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Open Access Research article

Reasons for and factors associated with issuing sickness certificates for longer periods than necessary: results from a nationwide survey of physicians

Richard Bränström12*, Britt Arrelöv3, Catharina Gustavsson1, Linnea Kjeldgård1, Therese Ljungquist1, Gunnar H Nilsson4 and Kristina Alexanderson1

Author Affiliations

1 Department of Clinical Neuroscience, Division of Insurance Medicine, Karolinska Institutet, Stockholm, Sweden

2 Department of Public Health Sciences, Karolinska Institutet, Stockholm, Sweden

3 Stockholm County Council, Stockholm, Sweden

4 Department of Neurobiology, Care Sciences and Society, Division of Family Medicine, Karolinska Institutet, Stockholm, Sweden

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BMC Public Health 2013, 13:478  doi:10.1186/1471-2458-13-478

The electronic version of this article is the complete one and can be found online at: http://www.biomedcentral.com/1471-2458/13/478


Received:28 December 2012
Accepted:14 May 2013
Published:16 May 2013

© 2013 Bränström et al.; licensee BioMed Central Ltd.

This is an Open Access article distributed under the terms of the Creative Commons Attribution License (http://creativecommons.org/licenses/by/2.0), which permits unrestricted use, distribution, and reproduction in any medium, provided the original work is properly cited.

Abstract

Background

Physicians’ work with sickness certifications is an understudied field. Physicians’ experience of sickness certifying for longer periods than necessary has been previous reported. However, the extent and frequency of such sickness certification is largely unknown. The aims of this study were: a) to explore the frequency of sickness certifying for longer periods than necessary among physicians working in different clinical settings; b) to examine main reasons for issuing sickness certificates for longer periods than necessary; and c) to examine factors associated with unnecessary issued sickness certificates.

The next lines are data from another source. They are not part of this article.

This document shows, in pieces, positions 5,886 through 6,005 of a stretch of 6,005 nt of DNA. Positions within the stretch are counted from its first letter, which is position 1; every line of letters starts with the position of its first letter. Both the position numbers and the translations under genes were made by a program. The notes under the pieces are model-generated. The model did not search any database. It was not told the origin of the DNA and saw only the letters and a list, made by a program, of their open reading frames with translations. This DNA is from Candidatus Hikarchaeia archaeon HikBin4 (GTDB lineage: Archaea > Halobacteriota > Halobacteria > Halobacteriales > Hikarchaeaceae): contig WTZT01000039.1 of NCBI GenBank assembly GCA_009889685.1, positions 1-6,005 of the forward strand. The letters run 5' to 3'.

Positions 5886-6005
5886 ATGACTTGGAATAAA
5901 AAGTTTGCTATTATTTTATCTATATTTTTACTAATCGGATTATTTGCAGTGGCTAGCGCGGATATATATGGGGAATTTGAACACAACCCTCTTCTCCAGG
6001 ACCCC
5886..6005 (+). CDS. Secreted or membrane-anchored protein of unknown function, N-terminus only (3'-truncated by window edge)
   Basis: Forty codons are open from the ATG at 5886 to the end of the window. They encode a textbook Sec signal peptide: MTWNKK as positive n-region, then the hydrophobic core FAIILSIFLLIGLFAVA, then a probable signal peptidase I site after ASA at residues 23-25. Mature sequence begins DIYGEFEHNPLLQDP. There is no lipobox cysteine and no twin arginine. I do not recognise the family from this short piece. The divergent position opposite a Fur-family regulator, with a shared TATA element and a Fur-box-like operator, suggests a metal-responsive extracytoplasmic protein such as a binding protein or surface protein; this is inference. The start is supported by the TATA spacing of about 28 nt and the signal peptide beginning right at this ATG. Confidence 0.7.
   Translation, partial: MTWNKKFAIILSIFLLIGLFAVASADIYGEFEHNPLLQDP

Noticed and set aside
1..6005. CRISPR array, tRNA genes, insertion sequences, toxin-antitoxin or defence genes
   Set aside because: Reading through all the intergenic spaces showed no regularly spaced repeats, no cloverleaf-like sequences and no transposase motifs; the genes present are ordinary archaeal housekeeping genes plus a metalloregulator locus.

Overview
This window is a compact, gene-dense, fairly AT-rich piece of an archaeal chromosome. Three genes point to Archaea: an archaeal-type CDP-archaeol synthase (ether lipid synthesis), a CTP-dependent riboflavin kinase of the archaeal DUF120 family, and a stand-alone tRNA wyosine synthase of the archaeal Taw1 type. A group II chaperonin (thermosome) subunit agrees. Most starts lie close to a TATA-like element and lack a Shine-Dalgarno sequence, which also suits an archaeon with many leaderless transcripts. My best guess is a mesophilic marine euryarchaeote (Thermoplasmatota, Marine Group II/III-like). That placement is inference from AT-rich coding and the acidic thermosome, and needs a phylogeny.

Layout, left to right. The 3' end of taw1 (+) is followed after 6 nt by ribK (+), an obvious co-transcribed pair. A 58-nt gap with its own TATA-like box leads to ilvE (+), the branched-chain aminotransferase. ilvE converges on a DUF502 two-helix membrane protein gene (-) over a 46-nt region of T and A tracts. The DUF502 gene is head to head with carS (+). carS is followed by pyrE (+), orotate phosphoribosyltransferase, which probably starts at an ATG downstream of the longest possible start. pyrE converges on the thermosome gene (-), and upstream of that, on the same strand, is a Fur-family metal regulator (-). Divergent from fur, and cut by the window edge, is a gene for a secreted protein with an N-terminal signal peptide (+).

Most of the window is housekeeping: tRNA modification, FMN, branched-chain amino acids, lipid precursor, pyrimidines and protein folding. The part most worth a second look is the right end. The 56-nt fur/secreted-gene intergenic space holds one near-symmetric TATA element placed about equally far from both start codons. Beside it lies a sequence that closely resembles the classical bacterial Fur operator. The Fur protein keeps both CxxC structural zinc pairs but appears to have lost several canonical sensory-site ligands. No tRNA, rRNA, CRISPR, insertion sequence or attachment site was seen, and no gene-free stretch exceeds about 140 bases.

Methods

In 2008, all physicians living and working in Sweden (a total of 36,898) were sent an invitation to participate in a questionnaire study concerning their sick-listing practices. A total of 22,349 (60.6%) returned the questionnaire. In the current study, physicians reporting handling sickness certification consultations at least weekly were included in the analyses, a total of 12,348.

Results

The proportion of physicians reporting issuing sickness certificates for longer periods than actually necessary varied greatly between different types of clinics, with the highest frequency among those working at: occupational medicine, orthopedic, primary health care, and psychiatry clinics; and lowest among those working in: eye, dermatology, ear/nose/throat, oncology, surgery, and infection clinics. Logistic analyses showed that sickness certifying for longer periods than necessary due to limitations in the health care system was particularly common among physicians working at occupational medicine, orthopedic, and primary health care clinics. Sickness certifying for longer periods than necessary due to patient-related factors was much more common among physicians working at psychiatric clinics. In addition to differences between clinics, frequency of sickness certificates issued for longer periods than necessary varied by age, physicians’ experiences of different situations, and perceived problems.

Conclusions